The Forger Philip Martin

The Forger Philip Martin
BBC director Philip Martin's feature narrative debut, The Forger, is an easy target for criticism. For starters, the basic setup is exceedingly heavy-handed: Raymond Cutter (John Travolta) makes a Faustian bargain with the man that put him in prison to get out early to spend time with his mortally ill son, Will (Tye Sheridan). It's a standard retribution template with a built-in device for milking and manipulating emotions: a dying kid. But what's even more likely to illicit kneejerk derision than the sudsy and rather implausible template is the presence of John Travolta.
It's not that Travolta is bad in The Forger; he's not. It's a pretty consistent, albeit uncomplicated, depiction of a man resigned to his own fate. He spends most of the movie getting kicked while he's down by his disappointed father (Christopher Plummer) and low-level crime lord, Keegan (Anson Mount). The problem is the baggage surrounding Travolta outside of the movie, involving scorned masseuses, awkward award show appearances and the blackmail cult that is the Church of Scientology. It makes the many scenes where Raymond glumly sulks about a slight seem much more amusing than they might be if a less corny actor were in the lead role.
Without this bit of pop culture misfortune, The Forger is actually a passable, if less than accomplished, bit of mainstream entertainment. 
Once the setup surpasses its own self-imposed obstacles — chiefly, cheesy scenes of Raymond reacquainting with his family with his tail between his legs — the story manages to progress in an engaging manner. Though the conceit is wildly unlikely, the introduction of Agent Paisley (Abigail Spencer), an undercover officer tailing Cutter to dig up dirt on Keegan, does provide a moral compass and a perspective that ultimately helps add tension and mystery once The Forger shifts more to a heist format. Though we know that part of the condition of Cutter's release was to break his parole and forge a Monet, Paisley has only suspicions to guide her, which helps justify the handful of twists that arise in the third act.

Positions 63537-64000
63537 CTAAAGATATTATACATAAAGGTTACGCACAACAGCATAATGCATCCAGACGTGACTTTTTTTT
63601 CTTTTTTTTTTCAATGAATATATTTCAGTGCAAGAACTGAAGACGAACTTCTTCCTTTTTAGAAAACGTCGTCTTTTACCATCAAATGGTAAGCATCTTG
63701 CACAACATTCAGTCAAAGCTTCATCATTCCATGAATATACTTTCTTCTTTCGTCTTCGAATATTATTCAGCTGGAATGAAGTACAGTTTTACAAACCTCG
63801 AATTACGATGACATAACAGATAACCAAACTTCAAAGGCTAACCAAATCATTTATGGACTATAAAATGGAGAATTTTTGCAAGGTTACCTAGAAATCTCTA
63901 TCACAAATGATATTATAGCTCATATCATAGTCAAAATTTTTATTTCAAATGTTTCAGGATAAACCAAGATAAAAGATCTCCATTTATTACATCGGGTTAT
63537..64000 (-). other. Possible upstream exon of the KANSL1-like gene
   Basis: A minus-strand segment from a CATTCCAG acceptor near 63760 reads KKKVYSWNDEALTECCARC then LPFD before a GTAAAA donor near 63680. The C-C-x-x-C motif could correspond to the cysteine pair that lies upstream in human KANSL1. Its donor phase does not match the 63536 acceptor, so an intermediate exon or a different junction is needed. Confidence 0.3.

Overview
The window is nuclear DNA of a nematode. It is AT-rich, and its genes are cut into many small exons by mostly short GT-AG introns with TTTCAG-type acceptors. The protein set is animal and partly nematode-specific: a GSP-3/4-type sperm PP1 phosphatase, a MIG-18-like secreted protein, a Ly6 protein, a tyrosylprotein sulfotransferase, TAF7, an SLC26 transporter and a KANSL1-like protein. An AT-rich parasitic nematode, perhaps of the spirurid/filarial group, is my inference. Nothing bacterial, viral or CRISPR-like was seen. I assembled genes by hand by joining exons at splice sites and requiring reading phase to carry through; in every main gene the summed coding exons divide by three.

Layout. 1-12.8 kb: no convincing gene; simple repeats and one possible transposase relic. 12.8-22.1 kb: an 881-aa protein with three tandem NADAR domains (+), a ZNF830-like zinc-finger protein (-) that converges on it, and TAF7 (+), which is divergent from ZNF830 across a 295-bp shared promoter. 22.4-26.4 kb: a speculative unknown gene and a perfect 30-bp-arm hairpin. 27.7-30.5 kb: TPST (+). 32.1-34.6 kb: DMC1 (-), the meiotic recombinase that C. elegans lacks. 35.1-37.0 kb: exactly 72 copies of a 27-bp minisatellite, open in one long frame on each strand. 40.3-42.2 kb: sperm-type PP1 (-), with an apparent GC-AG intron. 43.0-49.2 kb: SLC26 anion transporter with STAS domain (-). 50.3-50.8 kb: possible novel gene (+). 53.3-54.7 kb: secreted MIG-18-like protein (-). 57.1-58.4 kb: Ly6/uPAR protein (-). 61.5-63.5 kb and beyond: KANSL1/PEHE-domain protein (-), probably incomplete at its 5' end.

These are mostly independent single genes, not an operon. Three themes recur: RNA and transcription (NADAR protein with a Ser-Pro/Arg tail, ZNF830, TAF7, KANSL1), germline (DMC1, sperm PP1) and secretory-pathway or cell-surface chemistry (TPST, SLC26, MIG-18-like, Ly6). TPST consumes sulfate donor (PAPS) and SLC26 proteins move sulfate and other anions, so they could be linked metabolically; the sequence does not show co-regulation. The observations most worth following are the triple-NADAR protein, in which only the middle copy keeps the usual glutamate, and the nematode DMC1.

While not compelling enough to give The Italian Job a run for its money, the basic museum robbery climax does entertain and service the basic themes quite well. Obviously, the title of the film denotes its central idea of a failed man that excels only at impersonating the works of others, which is why the exploitation of that inadvertent criminal mindset as a mode to retribution completes the arc quite well. It also helps that the relationship between Raymond and Will has a natural progression that stems from Raymond's decision to help his dying son fulfil some bucket list items, which, conveniently enough, involve the sort of illegalities that are initially presented as shameful.
The morality of it all is a tad thorny, and the overall contrivance harkens the populist adult cinema of the late '90s, but The Forger is ultimately fine for what it is.